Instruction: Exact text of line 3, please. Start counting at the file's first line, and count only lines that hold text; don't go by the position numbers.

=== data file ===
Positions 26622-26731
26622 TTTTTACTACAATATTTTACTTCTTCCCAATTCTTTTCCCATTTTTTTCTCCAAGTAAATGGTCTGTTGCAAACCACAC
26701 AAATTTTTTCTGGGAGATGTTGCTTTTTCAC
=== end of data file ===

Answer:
26701 AAATTTTTTCTGGGAGATGTTGCTTTTTCAC